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Published June 20, 2009 | Published
Journal Article Open

Spectroscopic Confirmation of a Massive Red-Sequence-Selected Galaxy Cluster at z = 1.34 in the SpARCS-South Cluster Survey


The Spitzer Adaptation of the Red-sequence Cluster Survey (SpARCS) is a z'-passband imaging survey, consisting of deep (z' ≃ 24 AB) observations made from both hemispheres using the CFHT 3.6 m and CTIO 4 m telescopes. The survey was designed with the primary aim of detecting galaxy clusters at z > 1. In tandem with pre-existing 3.6 μm observations from the Spitzer Space Telescope SWIRE Legacy Survey, SpARCS detects clusters using an infrared adaptation of the two-filter red-sequence cluster technique. The total effective area of the SpARCS cluster survey is 41.9 deg^2. In this paper, we provide an overview of the 13.6 deg^2 Southern CTIO/MOSAIC II observations. The 28.3 deg^2 Northern CFHT/MegaCam observations are summarized in a companion paper by Muzzin et al. In this paper, we also report spectroscopic confirmation of SpARCS J003550–431224, a very rich galaxy cluster at z = 1.335, discovered in the ELAIS-S1 field. To date, this is the highest spectroscopically confirmed redshift for a galaxy cluster discovered using the red-sequence technique. Based on nine confirmed members, SpARCS J003550–431224 has a preliminary velocity dispersion of 1050 ± 230 km s^(–1). With its proven capability for efficient cluster detection, SpARCS is a demonstration that we have entered an era of large, homogeneously selected z > 1 cluster surveys.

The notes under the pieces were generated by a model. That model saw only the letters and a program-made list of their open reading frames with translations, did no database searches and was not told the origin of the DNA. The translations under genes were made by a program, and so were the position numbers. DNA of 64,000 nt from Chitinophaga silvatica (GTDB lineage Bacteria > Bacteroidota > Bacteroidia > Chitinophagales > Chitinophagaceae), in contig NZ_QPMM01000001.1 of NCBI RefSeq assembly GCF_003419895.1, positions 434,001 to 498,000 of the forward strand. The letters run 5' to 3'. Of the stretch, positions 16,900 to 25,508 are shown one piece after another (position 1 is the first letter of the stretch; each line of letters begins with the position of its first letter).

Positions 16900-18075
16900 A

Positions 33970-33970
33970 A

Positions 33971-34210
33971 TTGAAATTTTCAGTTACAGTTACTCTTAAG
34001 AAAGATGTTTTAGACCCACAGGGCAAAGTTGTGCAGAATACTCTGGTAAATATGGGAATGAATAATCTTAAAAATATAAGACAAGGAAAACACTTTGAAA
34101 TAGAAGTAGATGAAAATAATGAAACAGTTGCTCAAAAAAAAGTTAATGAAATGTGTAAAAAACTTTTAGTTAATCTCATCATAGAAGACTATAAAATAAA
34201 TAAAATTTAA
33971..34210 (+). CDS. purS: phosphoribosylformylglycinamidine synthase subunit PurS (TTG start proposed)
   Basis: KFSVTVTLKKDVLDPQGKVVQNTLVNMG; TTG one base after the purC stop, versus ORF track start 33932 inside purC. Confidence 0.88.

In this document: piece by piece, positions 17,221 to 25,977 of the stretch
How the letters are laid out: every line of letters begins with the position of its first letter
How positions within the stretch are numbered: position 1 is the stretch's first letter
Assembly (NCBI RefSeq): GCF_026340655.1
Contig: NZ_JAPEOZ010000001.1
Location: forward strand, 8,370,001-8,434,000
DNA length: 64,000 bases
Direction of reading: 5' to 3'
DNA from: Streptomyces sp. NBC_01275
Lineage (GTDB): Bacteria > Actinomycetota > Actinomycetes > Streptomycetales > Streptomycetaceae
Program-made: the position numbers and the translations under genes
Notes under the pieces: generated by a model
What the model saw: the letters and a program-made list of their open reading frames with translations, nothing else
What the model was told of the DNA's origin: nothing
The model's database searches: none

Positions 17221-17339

Additional Information

© 2009 The American Astronomical Society. Received 2008 September 30; accepted 2009 April 13; published 2009 June 5. The authors thank the staff of The Cerro Tololo Inter-American Observatory for their invaluable assistance, without which this work would not have been possible. CTIO is operated by the Association of Universities for Research in Astronomy, under contract with the National Science Foundation. Based on observations obtained at the Gemini Observatory, which is operated by the Association of Universities for Research in Astronomy, Inc., under a cooperative agreement with the NSF on behalf of the Gemini partnership: the National Science Foundation (US), the Science and Technology Facilities Council (UK), the National Research Council (Canada), CONICYT (Chile), the Australian Research Council (Australia), Ministrio da Cincia e Tecnologia (Brazil) and SECYT (Argentina). This work is based in part on archival data obtained with Spitzer, which is operated by the Jet Propulsion Laboratory, California Institute of Technology under a contract with NASA. Support for this work was provided by an award issued by JPL/Caltech. G.W. acknowledges support from the College of Natural and Agricultural Sciences at UCR.

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